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Re: Drivemapping Questions

From: Jake Thomas
Subject: Re: Drivemapping Questions
Date: Sat, 26 May 2012 15:59:08 -0700

> Hi! I've been meaning to ask these questions concerning GRUB2 and 
> drivemappings for a while.
> It's my understanding that the BIOS (and maybe EFI does this too?) scans for 
> hard drives and makes a drivemapping for each in memory.
> When one gets to the Grub command line and runs "ls", those things it lists 
> (like (hd0), (hd0,msdos1), (hd1), (hd1,gpt1), etc.), are those the 
> drivemappings? Or are only the "drive only" ones drivemappings (ones for the 
> whole drive, no partition specified)?
> If the BIOS (or EFI?) doesn't detect a hard drive or for some reason doesn't 
> make a drivemapping for it, can Grub detect the hard drive, period? If it 
> can, can it step in and make the drivemapping?
> As I was beginning to touch on earlier, are drivemappings typically made for 
> each partition, or only for whole drives? Does the BIOS make drivemappings 
> for every partition, provided it knows the partitioning scheme used?
> I know that Grub has a part_msdos module and a part_gpt module. This leads me 
> to believe Grub is detecting partitions itself, thus drivemappings given by 
> the BIOS are whole-disk only? Does Grub go in and make a drivemapping for 
> each partition once it detects them, or does it just know for itself where 
> they are?
> I know that Grub4DOS allows the user to actually create new drivemappings. 
> For example, you could give a partition its own "whole disk" drivemapping, 
> such as "(hd32)". You can even give an iso (optical disc image file) its own 
> "whole-disk" drivemapping, like "(hd32)" or something. The image must be 
> continuous on the disk, of course. These custom drivemappings can then be 
> chainloaded.
> Does Grub2 allow for custom drivemapping creation?
> I'm thinking about FreeDOS. I can make a partition on a GPT schemed disk, and 
> this one partition be like an entire MBR schemed hard drive. What's 
> interesting is that the GPT specification actually includes such a stunt with 
> the partition type code EF01. That's right. An EF01 partition in a GPT 
> schemed hard drive is like an entire MBR schemed hard drive. It's kind of 
> like GPT's version of an extended partition, in that you have partitions 
> within a partition.
> If I installed FreeDOS to a hard drive image, and blew this whole image onto 
> just a partition within a GPT scheme, could I give this one partition its own 
> "whole disk" drivemapping, like "(hd32)" or something, and chainload it as a 
> whole disk?
> I know I could just chainload the partition without giving it a whole disk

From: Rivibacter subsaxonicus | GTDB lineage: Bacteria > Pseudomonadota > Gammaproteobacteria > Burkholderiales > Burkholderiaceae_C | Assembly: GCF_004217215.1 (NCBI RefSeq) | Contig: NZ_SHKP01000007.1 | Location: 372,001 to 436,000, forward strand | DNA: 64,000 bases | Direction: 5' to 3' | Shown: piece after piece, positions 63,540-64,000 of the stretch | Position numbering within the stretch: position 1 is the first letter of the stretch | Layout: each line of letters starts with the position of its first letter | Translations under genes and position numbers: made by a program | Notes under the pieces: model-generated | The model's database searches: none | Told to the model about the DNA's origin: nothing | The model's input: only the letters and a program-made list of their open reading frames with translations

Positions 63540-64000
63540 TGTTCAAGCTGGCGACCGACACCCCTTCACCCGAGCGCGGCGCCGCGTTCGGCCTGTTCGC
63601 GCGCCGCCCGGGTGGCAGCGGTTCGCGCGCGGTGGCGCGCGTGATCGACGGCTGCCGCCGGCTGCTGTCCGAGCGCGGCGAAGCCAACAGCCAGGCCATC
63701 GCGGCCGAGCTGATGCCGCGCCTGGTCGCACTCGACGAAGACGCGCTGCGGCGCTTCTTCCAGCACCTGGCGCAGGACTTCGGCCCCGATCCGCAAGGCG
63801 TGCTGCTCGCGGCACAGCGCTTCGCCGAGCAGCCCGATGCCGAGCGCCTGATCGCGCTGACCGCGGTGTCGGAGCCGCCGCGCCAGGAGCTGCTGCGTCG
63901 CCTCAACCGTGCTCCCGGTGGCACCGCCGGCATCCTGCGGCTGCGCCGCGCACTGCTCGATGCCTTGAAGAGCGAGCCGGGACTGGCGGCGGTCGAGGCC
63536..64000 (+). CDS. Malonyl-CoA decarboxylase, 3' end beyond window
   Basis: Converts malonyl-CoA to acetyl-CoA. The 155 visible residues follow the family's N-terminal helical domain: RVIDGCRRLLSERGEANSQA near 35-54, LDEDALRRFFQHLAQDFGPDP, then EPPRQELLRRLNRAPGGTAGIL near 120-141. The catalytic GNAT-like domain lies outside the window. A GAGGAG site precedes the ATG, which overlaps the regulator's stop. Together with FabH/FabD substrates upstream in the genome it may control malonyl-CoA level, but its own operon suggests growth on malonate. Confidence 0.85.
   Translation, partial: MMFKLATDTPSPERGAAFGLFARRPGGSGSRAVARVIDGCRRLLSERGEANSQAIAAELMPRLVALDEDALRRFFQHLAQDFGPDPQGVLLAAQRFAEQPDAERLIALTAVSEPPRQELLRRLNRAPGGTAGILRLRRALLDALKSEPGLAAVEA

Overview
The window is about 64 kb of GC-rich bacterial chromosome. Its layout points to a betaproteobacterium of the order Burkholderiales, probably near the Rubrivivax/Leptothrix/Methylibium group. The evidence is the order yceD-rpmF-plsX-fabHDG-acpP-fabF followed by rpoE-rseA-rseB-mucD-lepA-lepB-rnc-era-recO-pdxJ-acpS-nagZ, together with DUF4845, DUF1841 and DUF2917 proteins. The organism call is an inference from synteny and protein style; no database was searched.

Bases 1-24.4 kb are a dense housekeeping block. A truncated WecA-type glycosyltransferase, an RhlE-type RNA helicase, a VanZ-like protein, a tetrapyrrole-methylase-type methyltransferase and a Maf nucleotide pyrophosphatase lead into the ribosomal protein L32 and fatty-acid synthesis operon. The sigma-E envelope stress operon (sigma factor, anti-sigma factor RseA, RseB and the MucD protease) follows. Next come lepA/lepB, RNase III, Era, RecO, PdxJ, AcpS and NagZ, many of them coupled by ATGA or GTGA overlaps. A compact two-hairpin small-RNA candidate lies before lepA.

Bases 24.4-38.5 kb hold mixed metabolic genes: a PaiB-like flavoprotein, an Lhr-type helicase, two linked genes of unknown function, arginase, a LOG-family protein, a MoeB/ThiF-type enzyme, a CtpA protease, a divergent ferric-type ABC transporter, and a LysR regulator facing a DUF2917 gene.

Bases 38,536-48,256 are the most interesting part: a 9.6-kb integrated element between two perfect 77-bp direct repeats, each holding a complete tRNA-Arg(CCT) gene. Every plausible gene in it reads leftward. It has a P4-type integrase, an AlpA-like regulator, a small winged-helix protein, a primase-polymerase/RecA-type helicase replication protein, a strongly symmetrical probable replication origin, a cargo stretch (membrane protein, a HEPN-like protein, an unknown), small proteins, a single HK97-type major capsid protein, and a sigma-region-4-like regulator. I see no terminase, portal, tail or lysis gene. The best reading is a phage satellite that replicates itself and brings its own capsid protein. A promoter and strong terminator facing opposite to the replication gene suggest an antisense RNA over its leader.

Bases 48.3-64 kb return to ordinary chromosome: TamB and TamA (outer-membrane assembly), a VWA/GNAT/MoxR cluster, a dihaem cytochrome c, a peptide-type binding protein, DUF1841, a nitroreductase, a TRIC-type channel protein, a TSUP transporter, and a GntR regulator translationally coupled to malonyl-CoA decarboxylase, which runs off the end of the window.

> drivemapping, but DOS needs to have that drivemapping in memory to read and 
> write to its "hard drive", which is really only a partition. It's not 
> GPT-aware, but it could see and use the MBR-schemed partition as a whole, 
> separate hard drive if the partition has it's own whole disk drivemapping.
> If the BIOS makes drivemappings for each partition, then I would also need to 
> make drivemappings for each partition in the EF01 partition for DOS to work 
> out of it, because that'd be what DOS expects. If not, then just the whole 
> disk mapping for the partition would be good, because DOS wouldn't have been 
> made dependant on something that usually doesn't exist, that something being 
> drivemappings for each partition. (I.e., would I need to then make something 
> like "(hd32,msdos1)"?) If DOS expects each partition within the hard drive to 
> have a drivemapping, I would need to make drivemappings for each partition 
> within the EF01 partition, whereas if DOS parsed the partition table for 
> itself or had some interrupt handle partitions in a non-drivemapping fashion, 
> or something like that, I wouldn't need to have drivemappings for each 
> sub-EF01 partition, and just the drivemapping for the whole EF01 partition as 
> a whole disk would suffice.
> Also, how is GRUB's freedos command used?
> I know it's easy to boot a floppy image with DOS on it using memdisk, but 
> it'd be nice to have DOS on an actual partition, for several reasons. One, 
> saving stuff back to disk from within DOS. With memdisk, everything is done 
> to a copy of the image in RAM, and then lost on shutdown. Two, if it was on 
> its own partition, I could put stuff on and take stuff off DOS's partition, 
> from another OS, without having to mount an image. Also, if there's a bunch 
> of stuff I want to use with DOS, I could avoid having all that RAM used up 
> (with memdisk, all those tools would have to be in an image and copied to 
> RAM).
> Cheers,
> Jake

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